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History has always been my passion, especially the history of places. I can’t explain where it comes from but it must be something to do with my back-
ground. My father’s job was managing big country estates so we always lived in beautiful historic landscapes close to castles and stately homes. I was actually born within the park of Brancepeth Castle near Durham, a medieval stronghold of the de Bulmers and then of the Nevilles, leaders of the Revolt of the Northern Earls.


Later we moved to Yorkshire. My father worked at Castle Howard, one of Britain’s most famous stately homes. From our home in Bulmer, a village on the estate (where, incidentally, the de Bulmers of Brancepeth originated), we could see in one direction the domed mausoleum of the Howard family designed by Nicholas Hawksmoor, an architect well known to my London walkers through his work on London churches. In the other direction, the ruins of medieval Sheriff Hutton, base of the pre-Reformation Council of the North, stood out starkly on the skyline. From the middle of the village, which stands on the edge of the Howardian Hills, we could look out over the Vale of York and on all but the haziest days see the twin towers of York Minster rising up above the city 14 miles away.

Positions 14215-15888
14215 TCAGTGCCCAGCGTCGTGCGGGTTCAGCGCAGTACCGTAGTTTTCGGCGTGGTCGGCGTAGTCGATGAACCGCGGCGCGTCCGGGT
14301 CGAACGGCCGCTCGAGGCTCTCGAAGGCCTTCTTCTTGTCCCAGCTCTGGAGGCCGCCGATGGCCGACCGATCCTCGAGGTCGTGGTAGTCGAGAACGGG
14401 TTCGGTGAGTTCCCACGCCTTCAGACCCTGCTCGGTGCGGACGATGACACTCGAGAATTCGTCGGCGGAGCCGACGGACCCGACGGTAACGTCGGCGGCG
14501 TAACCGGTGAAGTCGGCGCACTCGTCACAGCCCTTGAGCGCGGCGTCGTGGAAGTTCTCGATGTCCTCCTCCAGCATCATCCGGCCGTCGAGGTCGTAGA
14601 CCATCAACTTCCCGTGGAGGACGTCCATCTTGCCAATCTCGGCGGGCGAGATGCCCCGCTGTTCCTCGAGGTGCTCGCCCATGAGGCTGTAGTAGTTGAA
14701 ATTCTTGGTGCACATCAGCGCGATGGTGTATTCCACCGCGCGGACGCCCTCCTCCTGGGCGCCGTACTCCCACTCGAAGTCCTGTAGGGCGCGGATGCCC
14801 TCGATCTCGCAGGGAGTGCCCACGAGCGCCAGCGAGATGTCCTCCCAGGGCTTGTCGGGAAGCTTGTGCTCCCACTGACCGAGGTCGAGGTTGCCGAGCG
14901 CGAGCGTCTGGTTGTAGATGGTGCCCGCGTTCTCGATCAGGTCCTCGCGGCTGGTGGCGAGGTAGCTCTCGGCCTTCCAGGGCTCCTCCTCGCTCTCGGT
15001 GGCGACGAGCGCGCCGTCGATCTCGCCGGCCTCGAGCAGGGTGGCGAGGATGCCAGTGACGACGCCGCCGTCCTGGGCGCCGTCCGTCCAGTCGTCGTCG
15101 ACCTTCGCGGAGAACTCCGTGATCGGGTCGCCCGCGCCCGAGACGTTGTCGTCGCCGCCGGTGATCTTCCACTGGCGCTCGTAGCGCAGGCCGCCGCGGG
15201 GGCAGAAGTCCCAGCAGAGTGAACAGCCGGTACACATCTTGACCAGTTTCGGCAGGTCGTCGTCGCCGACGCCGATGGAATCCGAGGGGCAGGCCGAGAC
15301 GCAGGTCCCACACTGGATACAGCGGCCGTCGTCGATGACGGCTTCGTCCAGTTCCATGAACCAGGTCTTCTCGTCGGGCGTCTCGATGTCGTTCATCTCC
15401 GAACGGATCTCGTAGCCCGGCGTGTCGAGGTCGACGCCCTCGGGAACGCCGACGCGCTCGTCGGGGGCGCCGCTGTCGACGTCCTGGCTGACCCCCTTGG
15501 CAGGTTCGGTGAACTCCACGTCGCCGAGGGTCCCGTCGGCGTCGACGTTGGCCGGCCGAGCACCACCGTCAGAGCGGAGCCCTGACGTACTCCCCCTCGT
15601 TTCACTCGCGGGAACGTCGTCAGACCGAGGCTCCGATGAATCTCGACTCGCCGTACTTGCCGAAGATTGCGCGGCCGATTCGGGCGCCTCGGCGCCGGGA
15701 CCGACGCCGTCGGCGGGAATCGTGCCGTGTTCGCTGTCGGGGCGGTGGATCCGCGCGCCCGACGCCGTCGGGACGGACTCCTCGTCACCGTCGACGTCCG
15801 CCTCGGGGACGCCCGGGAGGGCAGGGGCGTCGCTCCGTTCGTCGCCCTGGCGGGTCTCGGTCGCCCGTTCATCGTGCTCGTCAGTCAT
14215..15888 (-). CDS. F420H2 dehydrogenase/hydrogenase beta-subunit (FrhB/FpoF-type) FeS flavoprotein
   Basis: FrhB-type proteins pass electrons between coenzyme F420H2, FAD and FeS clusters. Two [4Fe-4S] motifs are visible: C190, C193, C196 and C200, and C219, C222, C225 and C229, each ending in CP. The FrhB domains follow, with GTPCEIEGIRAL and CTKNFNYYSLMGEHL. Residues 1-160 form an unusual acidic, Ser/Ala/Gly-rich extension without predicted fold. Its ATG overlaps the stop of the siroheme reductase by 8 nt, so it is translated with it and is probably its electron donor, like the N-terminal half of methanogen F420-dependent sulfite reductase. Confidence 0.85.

York was our home town and we went there regularly. Walking the city’s winding streets – lined with medieval and Georgian buildings, dominated by castle and minster and ringed with medieval ramparts and walls – must have had a profound effect on a youth like me with a penchant for the past!


After school in Rutland and university in Oxford (where I received my training as an historian and graduated with a doctorate in history), I moved to London.


For many years I worked full-time as an independent historian, writing my London guides amongst other things. These days, besides keeping my existing books up to date and preparing new ones, I operate a London walking group and volunteer with my local historic buildings conservation group.
I live in Barnes, south west London, close to the River Thames and within easy walking distance of – for me – three significant riverside sites: the London home of William Morris in Hammersmith, the ancient palace of the bishops of London in Fulham, and, sandwiched between the two, Hammersmith Bridge, built by the great Victorian engineer, Sir Joseph Bazalgette.

Castel Howard Mausoleum
The mausoleum at
Castle Howard


Hammersmith riverside
Hammersmith riverside


Fulham Palace arch
The Tudor courtyard
at Fulham Palace